Is it really possible to determine if a yarn is real wool and not acrylic just by looking at it?
Some people say this but I sincerely do not believe it, at least not through a PC monitor.
I would rather say that there are five ways which help you to understand if the yarn is real or not:
The easiest and most obvious thing is to buy yarn with its original label in yarn shops. The label clearly states the composition of yarn, the number of needles to use, the washing instructions, etc… There can be also the possibility of a falsification, but that’s another story…
Real wool is softer than acrylic. Maybe other people do not even notice that. In my experience instead, touching acrylic causes tingling in my fingers.
This can be also a good indicator. Acrylic is a lot cheaper than wool, I know. But in my personal opinion it is not a matter of money but of quality. I do not care if I can save money by getting a lousy yarn. I am not talking about taking a bank loan in order to buy cashmere for an adult size sweater. I mean pure wool. That’s all.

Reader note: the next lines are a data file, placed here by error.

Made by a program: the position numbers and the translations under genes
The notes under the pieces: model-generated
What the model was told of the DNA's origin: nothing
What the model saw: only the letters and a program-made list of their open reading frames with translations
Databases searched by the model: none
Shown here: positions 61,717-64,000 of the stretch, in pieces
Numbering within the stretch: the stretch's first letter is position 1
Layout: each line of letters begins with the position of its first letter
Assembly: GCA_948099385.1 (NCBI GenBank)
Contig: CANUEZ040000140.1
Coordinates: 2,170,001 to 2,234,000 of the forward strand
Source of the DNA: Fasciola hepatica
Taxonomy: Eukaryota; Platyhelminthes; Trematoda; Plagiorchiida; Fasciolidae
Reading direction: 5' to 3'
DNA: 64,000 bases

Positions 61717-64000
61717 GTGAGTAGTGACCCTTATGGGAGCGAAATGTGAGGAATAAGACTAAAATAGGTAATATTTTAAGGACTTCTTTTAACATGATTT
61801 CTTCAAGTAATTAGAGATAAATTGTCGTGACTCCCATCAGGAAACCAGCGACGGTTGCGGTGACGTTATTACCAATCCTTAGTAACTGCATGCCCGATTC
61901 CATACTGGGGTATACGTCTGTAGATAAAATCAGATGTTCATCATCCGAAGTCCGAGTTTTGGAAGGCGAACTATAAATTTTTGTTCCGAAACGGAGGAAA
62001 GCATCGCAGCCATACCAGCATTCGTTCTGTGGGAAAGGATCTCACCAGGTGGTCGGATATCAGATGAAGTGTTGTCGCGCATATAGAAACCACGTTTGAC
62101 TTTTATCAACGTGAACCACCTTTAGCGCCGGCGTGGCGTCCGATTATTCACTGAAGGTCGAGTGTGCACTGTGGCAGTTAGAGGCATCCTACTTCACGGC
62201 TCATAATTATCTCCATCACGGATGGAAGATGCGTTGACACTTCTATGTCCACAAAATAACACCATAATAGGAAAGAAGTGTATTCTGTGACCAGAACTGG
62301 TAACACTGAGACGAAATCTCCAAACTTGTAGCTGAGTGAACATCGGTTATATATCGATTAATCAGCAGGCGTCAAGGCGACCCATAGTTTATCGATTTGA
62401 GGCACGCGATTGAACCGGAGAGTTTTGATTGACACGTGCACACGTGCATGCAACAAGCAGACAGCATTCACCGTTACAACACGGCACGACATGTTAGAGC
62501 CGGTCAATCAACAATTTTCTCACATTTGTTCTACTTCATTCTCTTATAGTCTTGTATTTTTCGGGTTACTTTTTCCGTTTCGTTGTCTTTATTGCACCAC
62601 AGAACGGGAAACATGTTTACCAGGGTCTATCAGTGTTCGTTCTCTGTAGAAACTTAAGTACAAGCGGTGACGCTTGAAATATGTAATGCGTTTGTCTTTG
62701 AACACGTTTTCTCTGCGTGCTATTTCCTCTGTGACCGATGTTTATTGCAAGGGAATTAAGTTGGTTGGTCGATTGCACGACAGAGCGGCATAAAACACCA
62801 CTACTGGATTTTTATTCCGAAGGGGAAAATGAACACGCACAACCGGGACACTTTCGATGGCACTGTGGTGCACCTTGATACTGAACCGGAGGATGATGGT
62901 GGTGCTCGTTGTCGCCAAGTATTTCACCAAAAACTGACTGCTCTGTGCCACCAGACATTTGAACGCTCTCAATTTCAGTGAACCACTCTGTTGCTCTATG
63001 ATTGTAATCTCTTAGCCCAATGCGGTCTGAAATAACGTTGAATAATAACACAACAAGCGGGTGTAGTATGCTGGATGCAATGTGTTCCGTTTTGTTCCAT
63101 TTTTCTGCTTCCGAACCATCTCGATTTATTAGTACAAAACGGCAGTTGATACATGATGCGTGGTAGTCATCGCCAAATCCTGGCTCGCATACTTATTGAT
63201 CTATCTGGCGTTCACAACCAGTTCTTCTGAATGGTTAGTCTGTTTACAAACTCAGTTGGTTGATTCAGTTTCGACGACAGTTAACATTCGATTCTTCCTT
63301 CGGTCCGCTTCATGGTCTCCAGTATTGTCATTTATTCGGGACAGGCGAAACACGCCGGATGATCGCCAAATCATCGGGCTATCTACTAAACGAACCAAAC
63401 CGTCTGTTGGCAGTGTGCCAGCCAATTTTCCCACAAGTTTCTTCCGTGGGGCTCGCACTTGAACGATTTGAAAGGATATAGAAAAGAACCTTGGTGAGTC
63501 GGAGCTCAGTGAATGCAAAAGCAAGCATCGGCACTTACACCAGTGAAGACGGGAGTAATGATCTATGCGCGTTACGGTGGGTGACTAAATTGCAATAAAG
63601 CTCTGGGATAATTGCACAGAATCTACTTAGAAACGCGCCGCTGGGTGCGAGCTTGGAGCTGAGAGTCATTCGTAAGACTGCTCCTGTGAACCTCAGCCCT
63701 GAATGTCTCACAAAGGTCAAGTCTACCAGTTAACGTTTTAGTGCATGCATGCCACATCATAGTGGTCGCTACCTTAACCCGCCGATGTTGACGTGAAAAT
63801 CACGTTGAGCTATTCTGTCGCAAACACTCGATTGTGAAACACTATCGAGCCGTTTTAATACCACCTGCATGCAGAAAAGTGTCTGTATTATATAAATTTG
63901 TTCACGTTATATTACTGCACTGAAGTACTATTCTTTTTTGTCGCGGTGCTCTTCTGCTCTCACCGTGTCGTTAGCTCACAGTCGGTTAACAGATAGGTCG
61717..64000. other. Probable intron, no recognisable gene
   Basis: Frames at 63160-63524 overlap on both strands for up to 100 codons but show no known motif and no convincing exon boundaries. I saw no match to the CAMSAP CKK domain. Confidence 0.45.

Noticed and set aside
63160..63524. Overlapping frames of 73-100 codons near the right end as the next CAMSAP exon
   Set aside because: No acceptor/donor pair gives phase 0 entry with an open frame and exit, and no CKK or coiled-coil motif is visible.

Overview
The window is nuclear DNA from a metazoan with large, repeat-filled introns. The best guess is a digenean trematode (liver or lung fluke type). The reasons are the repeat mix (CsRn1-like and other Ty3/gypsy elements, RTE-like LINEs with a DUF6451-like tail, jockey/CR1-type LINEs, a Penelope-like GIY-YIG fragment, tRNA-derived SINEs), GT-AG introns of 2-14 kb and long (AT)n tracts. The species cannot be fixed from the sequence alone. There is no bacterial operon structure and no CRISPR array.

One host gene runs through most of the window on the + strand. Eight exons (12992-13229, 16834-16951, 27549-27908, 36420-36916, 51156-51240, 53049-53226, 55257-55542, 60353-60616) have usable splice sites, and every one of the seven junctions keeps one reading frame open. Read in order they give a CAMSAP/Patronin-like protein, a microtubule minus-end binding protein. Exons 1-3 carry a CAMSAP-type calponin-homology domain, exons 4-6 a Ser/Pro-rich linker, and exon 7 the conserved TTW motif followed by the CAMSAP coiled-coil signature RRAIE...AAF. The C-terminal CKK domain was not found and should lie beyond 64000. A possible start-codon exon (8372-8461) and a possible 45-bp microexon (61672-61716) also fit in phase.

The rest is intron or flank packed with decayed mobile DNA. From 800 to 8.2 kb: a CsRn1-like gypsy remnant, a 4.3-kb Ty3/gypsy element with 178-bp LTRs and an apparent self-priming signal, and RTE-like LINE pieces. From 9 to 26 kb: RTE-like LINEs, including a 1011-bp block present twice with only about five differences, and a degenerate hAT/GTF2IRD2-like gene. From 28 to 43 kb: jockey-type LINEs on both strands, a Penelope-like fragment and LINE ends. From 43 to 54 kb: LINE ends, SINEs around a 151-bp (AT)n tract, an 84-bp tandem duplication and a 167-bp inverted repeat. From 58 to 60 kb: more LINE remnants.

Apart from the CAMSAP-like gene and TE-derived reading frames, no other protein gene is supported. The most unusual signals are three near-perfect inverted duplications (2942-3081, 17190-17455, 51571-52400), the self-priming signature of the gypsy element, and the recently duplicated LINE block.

4. Felting test
Take two pieces of the same yarn and wet their ends a little bit. Now fray them, push one end into the other and weave them togehter. Now rub the wet part quickly between your hands, until they are dry. If you pull and the pices stay together / have felted, it is rel wool. If they come apart again it’s some other yarn.
5. Burn test
You burn a strand of yarn with a lighter. If it has a chemical smell and melts rather than turning to ash, it is acrylic. Otherwise, if it smells of burned hair and turns to ash , it is wool.
I tried this test only at home, not trusting a yarn seller at the market. I had not the courage to test it there directly. Otherwise…can you imagine the scene?
Tuesday morning, at the Florence biggest local market. A quiet atmosphere, grandparents that walk slowly, mothers pushing baby buggies, buyers talking in dialect yet with a smooth tone. All of a sudden in one of the yarn stands a man screams aloud: someone is trying to set one of his merchandise on fire. Or just to be more precise, someone is still trying to discover whether the yarn ball is pure wool. Or not.